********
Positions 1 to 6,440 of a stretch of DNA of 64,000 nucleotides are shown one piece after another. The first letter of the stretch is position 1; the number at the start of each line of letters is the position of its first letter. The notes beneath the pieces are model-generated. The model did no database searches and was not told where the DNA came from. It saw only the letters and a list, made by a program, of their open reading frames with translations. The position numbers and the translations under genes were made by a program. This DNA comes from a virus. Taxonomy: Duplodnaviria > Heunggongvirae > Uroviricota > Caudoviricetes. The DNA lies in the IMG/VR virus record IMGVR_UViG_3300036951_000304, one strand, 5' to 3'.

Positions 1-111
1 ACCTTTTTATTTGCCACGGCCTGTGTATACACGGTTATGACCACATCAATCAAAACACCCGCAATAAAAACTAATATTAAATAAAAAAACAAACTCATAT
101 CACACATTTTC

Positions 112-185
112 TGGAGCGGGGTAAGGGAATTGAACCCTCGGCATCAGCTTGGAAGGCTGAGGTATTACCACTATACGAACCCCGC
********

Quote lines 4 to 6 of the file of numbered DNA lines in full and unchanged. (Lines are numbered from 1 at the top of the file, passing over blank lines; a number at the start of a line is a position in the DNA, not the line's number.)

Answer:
101 CACACATTTTC

Positions 112-185
112 TGGAGCGGGGTAAGGGAATTGAACCCTCGGCATCAGCTTGGAAGGCTGAGGTATTACCACTATACGAACCCCGC